Under the risk-utility test, which will govern most product liability cases, a product is in a defective condition unreasonably dangerous to the consumer or user if…[a] reasonable alternative design was available that would have avoided or reduced the risk of harm and the absence of that alternative design renders the product unreasonably dangerous. In considering whether there is a reasonable alternative design, the jury must consider the feasibility of the alternative. Other relevant factors that a jury may consider include, but are not limited to, the ability of the alternative design to reduce the product’s danger without unreasonably impairing its usefulness, longevity, maintenance, and esthetics, without unreasonably increasing cost, and without creating other equal or greater risks of danger.
Several authorities have recognized that, under these standards, a readily available feasible safety system should not be held back as a premium option. “If an important safety feature can reasonably be integrated as a standard feature without diminishing a product’s utility, a manufacturer ordinarily should not be permitted to delegate the decision of whether to include the safety feature to purchasers likely to make improper cost-benefit safety decisions.” “The best tactic is for the manufacturer to include the safety device as standard equipment. If it chooses not to do so, it may be held liable because the manufacturer is held to be in the best position to do so.”
Given that these technologies are widely available in vehicles in the marketplace, the feasibility element is nearly conclusively established. Products marketed as safe should ordinarily include all the available safety features to protect the public from harm. When a manufacturer decides to make safety an option, it takes the chance that it will be liable for harm caused by putting profits before safety. As the technological feasibility of these critical safety features has been conclusively established, it is simply irrelevant that other manufacturers or minimum legal safety standards did not compel the installation of these safety features in all vehicles. The large majority of manufacturers have finally committed to voluntarily making this critical technology standard on most vehicles by September 1, 2022. While this should and could have been done years earlier, this will have a positive impact on any case brought going forward, since at the time of trial the technology will be widespread.
Although evidence of subsequent remedial measures is generally not admissible under Connecticut law in a negligence action on the issue of whether the defendant failed to exercise due care, it is admissible in a strict liability action on the issue of whether the product was defectively designed if the remedial repairs are related to the alleged design defect. “Subsequent change evidence may be highly probative of defectiveness because it provides a safer alternative against which to compare the allegedly defective product.”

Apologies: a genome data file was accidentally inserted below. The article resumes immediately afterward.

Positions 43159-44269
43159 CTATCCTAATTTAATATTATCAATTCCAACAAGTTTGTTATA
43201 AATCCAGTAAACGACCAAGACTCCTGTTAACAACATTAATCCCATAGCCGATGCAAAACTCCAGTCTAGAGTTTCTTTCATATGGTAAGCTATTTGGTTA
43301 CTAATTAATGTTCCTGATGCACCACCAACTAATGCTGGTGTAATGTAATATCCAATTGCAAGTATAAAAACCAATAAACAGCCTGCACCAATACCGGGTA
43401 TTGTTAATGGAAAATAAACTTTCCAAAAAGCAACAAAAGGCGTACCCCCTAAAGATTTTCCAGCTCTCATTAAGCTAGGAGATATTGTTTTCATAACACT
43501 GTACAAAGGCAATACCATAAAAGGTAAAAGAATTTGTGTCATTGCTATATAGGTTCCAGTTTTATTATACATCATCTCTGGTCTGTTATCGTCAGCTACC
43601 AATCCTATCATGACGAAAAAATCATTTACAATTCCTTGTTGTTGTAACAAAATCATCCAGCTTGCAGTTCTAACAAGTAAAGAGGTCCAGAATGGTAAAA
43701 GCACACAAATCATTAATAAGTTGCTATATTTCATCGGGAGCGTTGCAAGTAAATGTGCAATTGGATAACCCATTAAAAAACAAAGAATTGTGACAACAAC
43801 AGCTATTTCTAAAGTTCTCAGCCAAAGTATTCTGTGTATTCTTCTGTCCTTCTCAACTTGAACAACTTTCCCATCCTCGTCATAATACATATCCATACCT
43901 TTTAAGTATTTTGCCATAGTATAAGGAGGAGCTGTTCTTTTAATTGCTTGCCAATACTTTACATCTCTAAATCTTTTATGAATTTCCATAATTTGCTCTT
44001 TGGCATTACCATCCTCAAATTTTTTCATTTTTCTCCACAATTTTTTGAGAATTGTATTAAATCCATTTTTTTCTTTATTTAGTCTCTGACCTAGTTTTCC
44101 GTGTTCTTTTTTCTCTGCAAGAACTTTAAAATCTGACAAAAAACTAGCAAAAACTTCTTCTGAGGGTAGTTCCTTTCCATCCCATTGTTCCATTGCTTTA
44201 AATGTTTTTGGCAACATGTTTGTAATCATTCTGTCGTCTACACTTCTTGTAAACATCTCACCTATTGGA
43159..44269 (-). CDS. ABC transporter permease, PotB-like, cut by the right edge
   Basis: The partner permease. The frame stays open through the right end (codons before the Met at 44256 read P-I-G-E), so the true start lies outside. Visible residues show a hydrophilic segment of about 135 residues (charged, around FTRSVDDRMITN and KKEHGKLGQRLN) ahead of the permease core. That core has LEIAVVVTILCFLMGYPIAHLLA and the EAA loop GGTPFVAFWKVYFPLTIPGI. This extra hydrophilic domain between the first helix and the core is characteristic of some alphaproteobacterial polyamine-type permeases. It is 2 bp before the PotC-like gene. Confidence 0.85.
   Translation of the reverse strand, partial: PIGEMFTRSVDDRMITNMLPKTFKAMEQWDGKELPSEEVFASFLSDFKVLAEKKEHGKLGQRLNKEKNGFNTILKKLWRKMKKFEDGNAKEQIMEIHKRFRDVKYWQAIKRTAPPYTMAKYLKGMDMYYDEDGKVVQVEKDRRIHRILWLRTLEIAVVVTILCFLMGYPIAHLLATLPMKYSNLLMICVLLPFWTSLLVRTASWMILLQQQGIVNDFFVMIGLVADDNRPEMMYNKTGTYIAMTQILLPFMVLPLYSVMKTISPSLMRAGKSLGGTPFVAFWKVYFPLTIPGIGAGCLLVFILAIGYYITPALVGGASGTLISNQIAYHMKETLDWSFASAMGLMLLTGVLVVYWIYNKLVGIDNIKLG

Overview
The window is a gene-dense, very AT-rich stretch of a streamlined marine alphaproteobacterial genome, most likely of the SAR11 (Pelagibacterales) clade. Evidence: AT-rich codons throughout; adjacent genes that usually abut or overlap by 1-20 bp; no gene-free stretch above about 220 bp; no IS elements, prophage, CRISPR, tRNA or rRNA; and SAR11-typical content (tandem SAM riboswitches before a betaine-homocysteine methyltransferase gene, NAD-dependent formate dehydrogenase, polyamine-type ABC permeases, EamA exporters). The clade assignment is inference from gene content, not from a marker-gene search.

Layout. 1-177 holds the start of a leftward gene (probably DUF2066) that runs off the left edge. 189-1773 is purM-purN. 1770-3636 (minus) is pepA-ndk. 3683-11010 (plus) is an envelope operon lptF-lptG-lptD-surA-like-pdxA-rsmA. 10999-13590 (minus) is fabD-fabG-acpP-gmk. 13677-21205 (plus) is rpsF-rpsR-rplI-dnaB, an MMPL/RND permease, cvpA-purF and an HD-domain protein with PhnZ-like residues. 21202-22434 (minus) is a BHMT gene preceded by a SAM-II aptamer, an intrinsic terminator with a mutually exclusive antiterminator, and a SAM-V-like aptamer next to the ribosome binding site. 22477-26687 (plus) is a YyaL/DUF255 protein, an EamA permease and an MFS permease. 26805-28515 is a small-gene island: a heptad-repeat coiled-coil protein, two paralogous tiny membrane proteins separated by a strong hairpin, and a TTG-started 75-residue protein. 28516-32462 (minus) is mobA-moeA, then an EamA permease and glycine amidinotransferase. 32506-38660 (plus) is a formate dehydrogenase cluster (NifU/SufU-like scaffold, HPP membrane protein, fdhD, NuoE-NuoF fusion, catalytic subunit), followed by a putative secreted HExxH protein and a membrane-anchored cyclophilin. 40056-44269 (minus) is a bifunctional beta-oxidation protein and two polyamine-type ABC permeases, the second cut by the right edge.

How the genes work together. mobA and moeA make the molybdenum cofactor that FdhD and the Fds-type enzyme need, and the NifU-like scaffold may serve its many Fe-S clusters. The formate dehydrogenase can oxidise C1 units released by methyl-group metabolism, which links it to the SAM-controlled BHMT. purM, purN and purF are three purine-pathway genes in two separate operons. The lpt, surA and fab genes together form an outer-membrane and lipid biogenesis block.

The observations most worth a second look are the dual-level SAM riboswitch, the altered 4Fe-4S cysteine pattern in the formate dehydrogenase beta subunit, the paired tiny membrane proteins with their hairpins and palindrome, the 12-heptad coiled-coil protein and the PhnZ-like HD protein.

Placing profit over safety
In Bonazzo v. Toyota Motor Corporation, et al., a Connecticut court joined only a handful of decisions across the county recognizing the validity of an action against an automobile manufacturer for its failure to install precollision warning systems. Judge Tyma rejected Toyota’s motion for summary judgment, holding that a genuine factual issue remained as to whether the vehicle was unreasonably dangerous to the consumer because of Toyota’s failure. As explained more fully:
Under the circumstances of the present action and based on Connecticut product liability law, there remain general issues of material fact as to whether Toyota should have integrated as a standard feature the existing FCW and AEB collision warning systems in Graham’s Corolla vehicle as reasonable minds could conclude that such installation was less costly and risky than the foreseeability of harm caused by the failure to install those systems. There is no dispute that those collision warning systems existed at that time that Graham purchased his vehicle, that Toyota was installing them in certain luxury vehicles, and that the technology became standard on most Toyota and Lexus vehicles sold in the United States in the beginning of 2017.
Judge Tyma’s ruling provides valuable precedent for establishing liability in similar cases.
This is not to say such cases are easy. Auto manufacturers are notoriously aggressive in defending product liability claims, making them very expensive to pursue. In the Bonazzo case, this entailed substantial expert expenses. The defendants will go to great lengths to dispute causation, even claiming – incredibly – that these safety systems don’t really work.
The industry has been delaying widespread implementation of this life-saving technology for years, despite its clear feasibility, in the classic example of profit over safety. Safety shouldn’t be optional, particularly when the principal beneficiaries of these technologies are ordinary members of the public who happen to have the misfortune of being in the path of one of these vehicles. These cases should be pursued to hold the industry accountable.